Electronic Voting Machines: Unverifiable

Perhaps stung by The Guardian report on the many troubling aspects of electronic voting, from lack of security to the possibility that elections have already been stolen, Newsweek has entered the fray, becoming the first mainstream US publication I know of to take this on. And about time, too. The piece is written by Technology Correspondent Steven Levy, and to his credit, he gets right to the meat:

The machines have “a fatal disadvantage,” says Rep. Rush Holt of New Jersey, who’s sponsoring legislation on the issue. “They’re unverifiable.”

Yup, that would be a “disadvantage”, alright, especially as the Diebold CEO has opined that he and his company are “committed to helping” George Bush get re-elected. Makes you wonder what “helping” might include.

As discussed here last week, Diebold’s program is about as secure as a papier-mache fort, and Levy backs this up:

It gets scarier. The best minds in the computer-security world contend that the voting terminals can’t be trusted. Listen, for example, to Avi Rubin, a computer-security expert and professor at Johns Hopkins University who was slipped a copy of Diebold’s source code earlier this year. After he and his students examined it, he concluded that the protections against fraud and tampering were strictly amateur hour. “Anyone in my basic security classes would have done better,” he says. The cryptography was weak and poorly implemented, and the smart-card system that supposedly increased security actually created new vulnerabilities. Rubin’s paper concluded that the Diebold system was “far below even the most minimal security standards.”

Lots of bad news here, but a little good news as well:

After Rubin’s paper appeared, Maryland officials—who were about to drop $57 million on Diebold devices—commissioned an outside firm to look at the problem. The resulting report confirmed many of Rubin’s findings and found that the machines did not meet the state’s security standards.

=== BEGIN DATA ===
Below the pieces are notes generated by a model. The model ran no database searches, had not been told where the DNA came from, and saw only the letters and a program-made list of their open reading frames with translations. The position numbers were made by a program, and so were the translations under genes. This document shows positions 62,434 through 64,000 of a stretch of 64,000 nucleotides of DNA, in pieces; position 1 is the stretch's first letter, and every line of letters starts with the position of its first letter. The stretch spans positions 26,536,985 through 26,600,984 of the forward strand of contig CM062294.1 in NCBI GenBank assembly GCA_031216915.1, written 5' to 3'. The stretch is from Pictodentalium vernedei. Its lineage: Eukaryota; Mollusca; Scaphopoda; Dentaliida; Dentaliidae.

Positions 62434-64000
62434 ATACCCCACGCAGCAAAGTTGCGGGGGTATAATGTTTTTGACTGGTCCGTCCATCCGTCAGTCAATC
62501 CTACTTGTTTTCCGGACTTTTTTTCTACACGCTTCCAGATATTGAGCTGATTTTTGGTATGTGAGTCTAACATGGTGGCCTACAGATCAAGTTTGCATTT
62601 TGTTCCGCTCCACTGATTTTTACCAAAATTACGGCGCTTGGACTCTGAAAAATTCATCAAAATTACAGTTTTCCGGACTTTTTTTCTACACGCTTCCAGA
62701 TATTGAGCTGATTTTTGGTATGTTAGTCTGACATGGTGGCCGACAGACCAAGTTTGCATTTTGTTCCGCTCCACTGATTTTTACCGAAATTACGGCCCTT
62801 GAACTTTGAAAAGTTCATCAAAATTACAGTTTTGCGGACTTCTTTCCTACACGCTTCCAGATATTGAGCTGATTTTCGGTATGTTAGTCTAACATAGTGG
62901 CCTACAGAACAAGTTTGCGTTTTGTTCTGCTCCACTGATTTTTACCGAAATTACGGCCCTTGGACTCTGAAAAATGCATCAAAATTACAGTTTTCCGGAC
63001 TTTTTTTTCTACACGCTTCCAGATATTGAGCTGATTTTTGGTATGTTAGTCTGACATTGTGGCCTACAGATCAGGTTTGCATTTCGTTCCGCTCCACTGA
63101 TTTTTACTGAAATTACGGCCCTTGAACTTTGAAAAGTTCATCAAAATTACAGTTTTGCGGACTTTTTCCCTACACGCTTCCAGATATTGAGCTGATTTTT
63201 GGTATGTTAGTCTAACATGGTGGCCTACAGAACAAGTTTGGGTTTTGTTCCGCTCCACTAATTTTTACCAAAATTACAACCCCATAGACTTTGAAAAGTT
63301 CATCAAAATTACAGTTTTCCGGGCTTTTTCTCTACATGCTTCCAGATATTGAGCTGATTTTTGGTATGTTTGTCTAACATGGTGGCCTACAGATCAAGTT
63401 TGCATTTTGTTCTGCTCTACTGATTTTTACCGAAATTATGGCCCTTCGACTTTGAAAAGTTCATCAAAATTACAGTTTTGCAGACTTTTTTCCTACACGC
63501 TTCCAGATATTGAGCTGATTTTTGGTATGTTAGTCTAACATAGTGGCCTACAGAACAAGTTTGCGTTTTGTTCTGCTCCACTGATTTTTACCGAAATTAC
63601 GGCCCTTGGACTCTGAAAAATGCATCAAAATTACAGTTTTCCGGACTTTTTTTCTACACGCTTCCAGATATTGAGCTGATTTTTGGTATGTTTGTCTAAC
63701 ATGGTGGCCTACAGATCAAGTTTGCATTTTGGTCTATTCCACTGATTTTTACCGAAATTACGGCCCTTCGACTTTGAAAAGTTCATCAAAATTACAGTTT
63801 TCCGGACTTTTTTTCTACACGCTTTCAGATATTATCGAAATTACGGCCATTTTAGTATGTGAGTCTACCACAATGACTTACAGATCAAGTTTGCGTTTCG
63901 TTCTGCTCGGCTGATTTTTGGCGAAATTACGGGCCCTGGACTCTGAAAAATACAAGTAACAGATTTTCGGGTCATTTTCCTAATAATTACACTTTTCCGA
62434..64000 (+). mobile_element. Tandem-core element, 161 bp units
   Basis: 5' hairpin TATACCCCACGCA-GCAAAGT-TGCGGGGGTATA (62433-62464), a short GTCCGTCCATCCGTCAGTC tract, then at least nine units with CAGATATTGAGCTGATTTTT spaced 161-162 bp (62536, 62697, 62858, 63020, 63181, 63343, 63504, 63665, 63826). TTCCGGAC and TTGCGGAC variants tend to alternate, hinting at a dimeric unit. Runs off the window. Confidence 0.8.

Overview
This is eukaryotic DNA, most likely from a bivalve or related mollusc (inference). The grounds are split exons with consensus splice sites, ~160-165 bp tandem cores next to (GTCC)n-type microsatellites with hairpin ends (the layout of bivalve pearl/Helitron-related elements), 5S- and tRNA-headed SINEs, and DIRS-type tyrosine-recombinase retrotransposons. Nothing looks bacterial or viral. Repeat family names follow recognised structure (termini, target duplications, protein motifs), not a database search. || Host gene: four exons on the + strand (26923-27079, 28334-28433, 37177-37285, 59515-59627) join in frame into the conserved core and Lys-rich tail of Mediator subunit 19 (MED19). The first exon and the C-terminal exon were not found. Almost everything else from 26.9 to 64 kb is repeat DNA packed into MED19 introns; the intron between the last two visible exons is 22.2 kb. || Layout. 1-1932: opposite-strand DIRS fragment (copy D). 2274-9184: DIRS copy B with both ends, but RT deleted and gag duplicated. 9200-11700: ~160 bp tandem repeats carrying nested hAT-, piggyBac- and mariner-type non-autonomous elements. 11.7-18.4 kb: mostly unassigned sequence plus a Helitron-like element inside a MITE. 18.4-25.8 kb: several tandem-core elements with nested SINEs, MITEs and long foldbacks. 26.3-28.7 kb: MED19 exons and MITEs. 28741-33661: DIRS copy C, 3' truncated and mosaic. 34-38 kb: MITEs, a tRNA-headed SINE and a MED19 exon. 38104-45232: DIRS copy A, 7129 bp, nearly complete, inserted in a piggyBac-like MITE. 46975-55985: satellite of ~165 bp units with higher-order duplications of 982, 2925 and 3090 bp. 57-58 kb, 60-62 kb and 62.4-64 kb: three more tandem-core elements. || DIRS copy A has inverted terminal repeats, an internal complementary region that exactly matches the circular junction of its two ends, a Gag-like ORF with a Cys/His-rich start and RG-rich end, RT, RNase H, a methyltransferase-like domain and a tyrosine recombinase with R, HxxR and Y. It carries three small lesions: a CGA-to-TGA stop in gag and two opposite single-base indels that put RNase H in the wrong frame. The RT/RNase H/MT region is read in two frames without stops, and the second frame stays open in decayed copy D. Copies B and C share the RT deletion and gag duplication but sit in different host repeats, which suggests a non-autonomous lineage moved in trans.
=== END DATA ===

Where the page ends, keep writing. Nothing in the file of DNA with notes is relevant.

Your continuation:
So they canceled the contract, right? Well, not exactly:

However, the study also said that in practice some problems were mitigated, and others could be fixed, an attitude Rubin considers overly optimistic. “You’d have to start with a fresh design to make the devices secure,” he says.

Maryland appears to be leaning toward the “It’s Not As Bad As It Looks” school, so the contract is intact–for now (Maryland’s Republican Governor favors it). But Diebold is on the offensive just the same–not correcting its shabby code, no no no. In the true BushCo’s-America SOP, they’re fighting the perception of shabbiness. Once again, from Mark Crispin Miller, who’s been following this:

[B]oth [Black Box Voting] sites have had a string of takedowns for reasons ranging from Diebold cease and desist orders to hacking to bogus spam complaints.

And Diebold’s counter-attack, it seems, may include some govt collusion. Miller quotes an email from a software engineer who criticized Diebold:

[T]wo FBI agents came by my house last week asking for names of radicals and organizations. My email is being monitored. Anyone on this board should assume the same.

Apparently Mr. O’Dell meant what he said.

But back to the good news:

To remedy the problem, technologists and allies are rallying around a scheme called verifiable voting. This supplements electronic voting systems with a print-out that affirms the voter’s choices. The printout goes immediately into a secure lockbox. If there’s a need for a recount, the paper ballots are tallied. It’s not a perfect system, but it could keep the machines honest.

A major consideration in the event of another close election. Let’s hope the states who are moving toward electronic voting machines are listening–and that not too many of them are part of the conspiracy.

UPDATE: Chris Nelson says that GQ also has an article on this in their newest issue (pg 256). It’s a landslide, folks, and the dam is cracking.


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